I used to think I was conflict-averse - I get tense when people raise their voices, I’d do anything to avoid an argument, I hate feeling like I’m wrong or like someone else thinks I’m stupid.
I’m learning that being nice and agreeable isn’t actually that useful when trying to achieve something difficult when multiple people are involved with and impacted by both the process and outcome.
Now, I find myself actively digging into conflict as soon as I sense it - because I hate wasting time, making under-informed decisions, and feeling awkwardly like someone disagrees but isn’t sure how to.
nice vs kind
There’s a false dichotomy between being agreeable and having conflict. I want to explore this a bit: I think many people who are high-agreeability also engage in conflict from time to time.
For me, the root of this dichotomy sits with the word “nice”, and how we conflate that with being agreeable.
Nice is insipid, is easy, skirts around the difficult conversation. Nice needs to be perceived as likeable. Nice does what’s most palatable for everyone. Nice thrives on consensus and everybody agreeing and avoiding challenges.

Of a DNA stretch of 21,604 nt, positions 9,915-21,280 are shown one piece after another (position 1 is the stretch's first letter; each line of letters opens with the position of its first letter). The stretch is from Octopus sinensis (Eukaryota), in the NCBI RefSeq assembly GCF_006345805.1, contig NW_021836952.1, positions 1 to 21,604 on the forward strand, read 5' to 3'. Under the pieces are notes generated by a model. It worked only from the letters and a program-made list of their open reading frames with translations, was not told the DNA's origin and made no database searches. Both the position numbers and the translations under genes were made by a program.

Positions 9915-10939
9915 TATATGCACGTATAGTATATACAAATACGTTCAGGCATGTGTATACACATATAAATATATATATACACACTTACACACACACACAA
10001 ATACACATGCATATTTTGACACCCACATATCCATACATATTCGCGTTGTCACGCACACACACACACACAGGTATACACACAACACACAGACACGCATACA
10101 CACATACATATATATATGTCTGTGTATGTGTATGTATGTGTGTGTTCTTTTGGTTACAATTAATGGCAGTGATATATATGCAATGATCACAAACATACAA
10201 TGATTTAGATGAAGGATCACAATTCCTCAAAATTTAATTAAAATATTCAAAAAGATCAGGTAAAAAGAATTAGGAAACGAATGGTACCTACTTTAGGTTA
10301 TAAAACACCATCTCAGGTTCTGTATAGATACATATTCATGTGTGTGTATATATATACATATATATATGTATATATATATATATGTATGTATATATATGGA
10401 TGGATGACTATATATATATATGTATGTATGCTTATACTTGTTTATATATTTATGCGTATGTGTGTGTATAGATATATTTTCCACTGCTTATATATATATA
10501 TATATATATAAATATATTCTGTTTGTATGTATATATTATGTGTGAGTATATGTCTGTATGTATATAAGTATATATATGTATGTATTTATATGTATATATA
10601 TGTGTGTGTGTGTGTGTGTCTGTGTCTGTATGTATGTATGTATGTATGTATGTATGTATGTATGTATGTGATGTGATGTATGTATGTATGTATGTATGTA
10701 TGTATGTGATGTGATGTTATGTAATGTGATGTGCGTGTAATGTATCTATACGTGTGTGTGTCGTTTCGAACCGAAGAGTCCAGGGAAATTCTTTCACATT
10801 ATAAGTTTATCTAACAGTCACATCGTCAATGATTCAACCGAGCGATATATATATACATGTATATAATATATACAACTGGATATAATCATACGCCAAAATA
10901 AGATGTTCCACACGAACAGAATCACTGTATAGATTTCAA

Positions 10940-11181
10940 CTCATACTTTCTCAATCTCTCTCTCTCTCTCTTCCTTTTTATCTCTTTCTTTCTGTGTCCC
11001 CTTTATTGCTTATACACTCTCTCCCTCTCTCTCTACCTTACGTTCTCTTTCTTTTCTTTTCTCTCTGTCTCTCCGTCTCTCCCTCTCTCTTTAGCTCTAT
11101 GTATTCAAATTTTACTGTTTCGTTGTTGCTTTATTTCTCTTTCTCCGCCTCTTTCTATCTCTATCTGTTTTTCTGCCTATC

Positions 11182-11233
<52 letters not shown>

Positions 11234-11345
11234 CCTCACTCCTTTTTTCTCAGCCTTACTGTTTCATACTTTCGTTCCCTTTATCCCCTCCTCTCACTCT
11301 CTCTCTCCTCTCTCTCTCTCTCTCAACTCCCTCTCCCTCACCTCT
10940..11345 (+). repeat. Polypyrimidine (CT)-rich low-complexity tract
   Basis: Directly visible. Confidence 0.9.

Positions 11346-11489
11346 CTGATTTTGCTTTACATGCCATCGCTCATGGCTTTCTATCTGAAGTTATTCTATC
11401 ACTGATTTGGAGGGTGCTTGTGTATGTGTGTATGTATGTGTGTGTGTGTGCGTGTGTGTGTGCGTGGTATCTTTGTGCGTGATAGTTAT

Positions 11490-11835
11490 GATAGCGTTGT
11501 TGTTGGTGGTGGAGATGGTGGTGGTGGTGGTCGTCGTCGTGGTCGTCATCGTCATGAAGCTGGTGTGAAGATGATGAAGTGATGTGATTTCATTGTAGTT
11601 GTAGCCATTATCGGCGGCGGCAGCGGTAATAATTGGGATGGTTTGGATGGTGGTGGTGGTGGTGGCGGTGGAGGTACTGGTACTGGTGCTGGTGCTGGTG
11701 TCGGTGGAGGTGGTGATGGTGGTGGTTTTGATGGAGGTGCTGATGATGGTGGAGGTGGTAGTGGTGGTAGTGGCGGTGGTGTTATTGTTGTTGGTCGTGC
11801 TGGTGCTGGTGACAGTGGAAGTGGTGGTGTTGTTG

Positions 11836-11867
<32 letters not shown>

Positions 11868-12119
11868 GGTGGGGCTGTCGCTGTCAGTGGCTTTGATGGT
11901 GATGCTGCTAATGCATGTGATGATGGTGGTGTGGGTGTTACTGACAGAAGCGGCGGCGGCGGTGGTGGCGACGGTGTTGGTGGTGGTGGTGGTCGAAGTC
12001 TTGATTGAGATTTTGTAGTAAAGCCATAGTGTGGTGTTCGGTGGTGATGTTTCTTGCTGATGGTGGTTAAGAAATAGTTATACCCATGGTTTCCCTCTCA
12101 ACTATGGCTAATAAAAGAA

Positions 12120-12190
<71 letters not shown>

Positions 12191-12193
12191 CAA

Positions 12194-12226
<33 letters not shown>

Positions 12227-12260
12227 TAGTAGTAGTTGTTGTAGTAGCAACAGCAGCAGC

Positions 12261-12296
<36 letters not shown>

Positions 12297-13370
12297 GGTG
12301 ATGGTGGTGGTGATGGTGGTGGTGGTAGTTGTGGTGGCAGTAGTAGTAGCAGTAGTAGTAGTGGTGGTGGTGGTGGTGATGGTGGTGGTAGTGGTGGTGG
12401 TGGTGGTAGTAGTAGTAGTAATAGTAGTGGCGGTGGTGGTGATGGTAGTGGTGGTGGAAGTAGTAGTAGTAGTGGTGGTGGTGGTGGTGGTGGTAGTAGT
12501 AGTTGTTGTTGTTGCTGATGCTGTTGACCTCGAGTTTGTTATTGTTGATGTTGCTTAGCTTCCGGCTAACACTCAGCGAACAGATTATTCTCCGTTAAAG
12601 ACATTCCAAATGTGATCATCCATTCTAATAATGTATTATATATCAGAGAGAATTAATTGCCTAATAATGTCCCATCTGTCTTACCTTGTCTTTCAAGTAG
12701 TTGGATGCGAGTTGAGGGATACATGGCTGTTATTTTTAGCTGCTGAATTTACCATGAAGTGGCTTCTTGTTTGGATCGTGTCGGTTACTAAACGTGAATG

Nice is not aspirational. I believe we should be aiming to be more kind, instead.
Think back to your last “I told you so” moment:
- Had you actually told the person so?
- Did you see it coming and imply that it might happen?
- Was there a reason why you couldn’t help them avoid this?
- Are you here because you were being nice and polite?
- Or because you couldn’t persuade them to mitigate this problem?
It’s not kind to let someone run into an obstacle you foresee. It’s hard to be heard, and to persuade people to listen, especially if you’re not in a position of power.